Sillakh had been working up a name for himself, especially in beating Cuban Yordanis Despaigne last year. Having claimed that the division’s best, Pascal, Dawson and Hopkins, were avoiding him it was expected that he would overcome former kick boxer Grachev with ease, and then go on and fight the winner of the Hopkins/Dawson fight.

But Grachev had other plans.

All night Teddy Atlas claimed that Sillakh was open for a right hand and that at some point he would be caught by someone who was able to take advantage of his defensive shortcoming. He jus didn’t think it would be Grachev.

Sillakh started off the fight well, acting as the matador to Grachev’s bull and was able to counter punch and use lateral movement to avoid Grachev’s lunging, lumbering attacks. In the third round, Sillakh dropped his opponent with a cute right hand as the clear difference in class began to tell.

Sillakh was on the road to shutting out his opponent over the 10 round distance but late in the 7th Grachev rolled the dice. The right hand that Atlas warned would test out Sillakh arrived like a bolt from the blue and instantly the Ukrainian was in trouble. Catching him clean, Grachev rushed at his opponent and began to unload as Sillakh fought to get off the ropes and out of trouble. The bell signalled the end of the round, allowing Sillakh some time to compose himself but Grachev knew he had his man in trouble.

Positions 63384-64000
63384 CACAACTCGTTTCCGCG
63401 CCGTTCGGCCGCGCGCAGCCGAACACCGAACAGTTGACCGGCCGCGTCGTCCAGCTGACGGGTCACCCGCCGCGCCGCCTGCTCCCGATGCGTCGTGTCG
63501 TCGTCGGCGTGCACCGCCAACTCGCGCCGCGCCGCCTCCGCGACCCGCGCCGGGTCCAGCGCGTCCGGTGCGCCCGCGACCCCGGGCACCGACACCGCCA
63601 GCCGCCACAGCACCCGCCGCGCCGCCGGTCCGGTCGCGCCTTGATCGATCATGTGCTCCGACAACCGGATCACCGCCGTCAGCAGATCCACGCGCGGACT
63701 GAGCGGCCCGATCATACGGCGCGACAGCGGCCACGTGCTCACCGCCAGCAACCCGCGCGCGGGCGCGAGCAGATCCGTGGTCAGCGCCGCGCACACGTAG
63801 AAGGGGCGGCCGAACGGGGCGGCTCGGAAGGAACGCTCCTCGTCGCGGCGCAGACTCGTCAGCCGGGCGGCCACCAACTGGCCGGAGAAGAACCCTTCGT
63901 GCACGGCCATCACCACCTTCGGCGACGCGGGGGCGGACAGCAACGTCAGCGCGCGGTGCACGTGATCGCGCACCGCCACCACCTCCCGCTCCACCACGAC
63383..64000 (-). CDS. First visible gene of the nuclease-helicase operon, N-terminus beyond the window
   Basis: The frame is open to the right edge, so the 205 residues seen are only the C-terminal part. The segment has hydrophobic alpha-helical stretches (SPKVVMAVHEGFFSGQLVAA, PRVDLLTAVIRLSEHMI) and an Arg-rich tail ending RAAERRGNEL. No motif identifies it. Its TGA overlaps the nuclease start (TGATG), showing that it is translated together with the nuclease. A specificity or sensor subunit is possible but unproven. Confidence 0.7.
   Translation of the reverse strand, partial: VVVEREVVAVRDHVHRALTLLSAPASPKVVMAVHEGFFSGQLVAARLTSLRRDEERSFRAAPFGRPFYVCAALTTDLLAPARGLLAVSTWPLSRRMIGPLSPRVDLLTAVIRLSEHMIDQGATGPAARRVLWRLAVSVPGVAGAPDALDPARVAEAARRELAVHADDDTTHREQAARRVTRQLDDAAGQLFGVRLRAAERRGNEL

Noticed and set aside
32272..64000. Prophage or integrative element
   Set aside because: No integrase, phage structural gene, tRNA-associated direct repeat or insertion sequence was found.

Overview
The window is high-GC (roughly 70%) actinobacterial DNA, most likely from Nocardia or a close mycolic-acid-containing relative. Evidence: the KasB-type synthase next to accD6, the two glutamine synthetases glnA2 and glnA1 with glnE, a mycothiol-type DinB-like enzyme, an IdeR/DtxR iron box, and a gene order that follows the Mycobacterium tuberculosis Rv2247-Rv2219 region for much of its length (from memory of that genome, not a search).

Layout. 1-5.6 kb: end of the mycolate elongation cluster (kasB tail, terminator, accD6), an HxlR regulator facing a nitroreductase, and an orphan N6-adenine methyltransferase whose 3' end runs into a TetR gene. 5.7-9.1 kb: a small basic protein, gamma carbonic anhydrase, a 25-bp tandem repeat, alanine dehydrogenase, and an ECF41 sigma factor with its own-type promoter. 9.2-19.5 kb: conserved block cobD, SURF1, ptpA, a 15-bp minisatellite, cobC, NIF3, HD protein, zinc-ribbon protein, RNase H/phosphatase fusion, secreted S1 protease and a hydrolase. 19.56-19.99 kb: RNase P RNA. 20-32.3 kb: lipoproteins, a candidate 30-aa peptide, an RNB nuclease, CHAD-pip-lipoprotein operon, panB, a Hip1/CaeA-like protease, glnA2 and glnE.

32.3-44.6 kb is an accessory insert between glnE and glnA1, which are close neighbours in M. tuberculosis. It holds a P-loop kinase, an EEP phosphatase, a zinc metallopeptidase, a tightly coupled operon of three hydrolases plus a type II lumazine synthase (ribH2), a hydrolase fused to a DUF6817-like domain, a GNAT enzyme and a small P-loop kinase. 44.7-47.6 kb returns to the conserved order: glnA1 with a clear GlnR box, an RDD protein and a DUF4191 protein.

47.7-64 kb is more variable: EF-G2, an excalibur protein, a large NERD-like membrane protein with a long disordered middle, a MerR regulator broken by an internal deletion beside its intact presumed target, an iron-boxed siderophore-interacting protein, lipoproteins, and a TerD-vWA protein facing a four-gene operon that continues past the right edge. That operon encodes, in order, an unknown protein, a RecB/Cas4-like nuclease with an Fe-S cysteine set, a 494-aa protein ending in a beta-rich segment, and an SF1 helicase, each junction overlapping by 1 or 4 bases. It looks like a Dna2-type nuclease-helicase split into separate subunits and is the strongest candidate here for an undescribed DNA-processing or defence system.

Knowing he could hurt his man, Grachev was patient looking for another chance to land his right hand whilst Sillakh remained content to try and outbox and out manoeuvre his opponent until the final bell sounded but this was the calm before the storm.

After landing a good right and left Sillakh tried to press his advantage, bad move as he walked onto a right from Grachev that sent him reeling back onto the ropes. Grachev had found his opening and was quick to press his advantage, chasing his man and began to unload until he toppled his opponent and the referee Rocky Burke called it off.

Apparently a step away from a title bout, Sillakh came undone against a kick boxer and will now have to go back to the drawing board. His hopes of a title bout against the new 175 pound kingpin Chad Dawson have been dashed for now. He will undoubtedly see himself tumble down the rankings for the various governing bodies and out of The Ring Magazine’s top 10 but there is still time for the 27 year old to come again, with improvements to his defence of course.

Whilst Bellew was able to answer the questions asked of him, Sillakh came up just short, and when The Ring Magazine reshuffle their deck don’t be surprised if Bellew breaks into their rankings at the Ukrainian’s expense.

This weekend there were ripples throughout the 175 pound pond, reputations were bolstered whilst others were somewhat tarnished and with Hopkins’ loss to Dawson we may have finally seen the end of a legend (We’ve all learned by now, never bet against the old man but where does he go from here?).

The division is definitely heating up as the major players begin to lay their cards on the table whilst the veterans are cleared out (Tarver has moved up, Johnson gone down) and with the additions of Mikkel Kessler and potentially Andre Ward, who Dawson called out post fight last night, the light heavyweights may be ready to step back into the spotlight.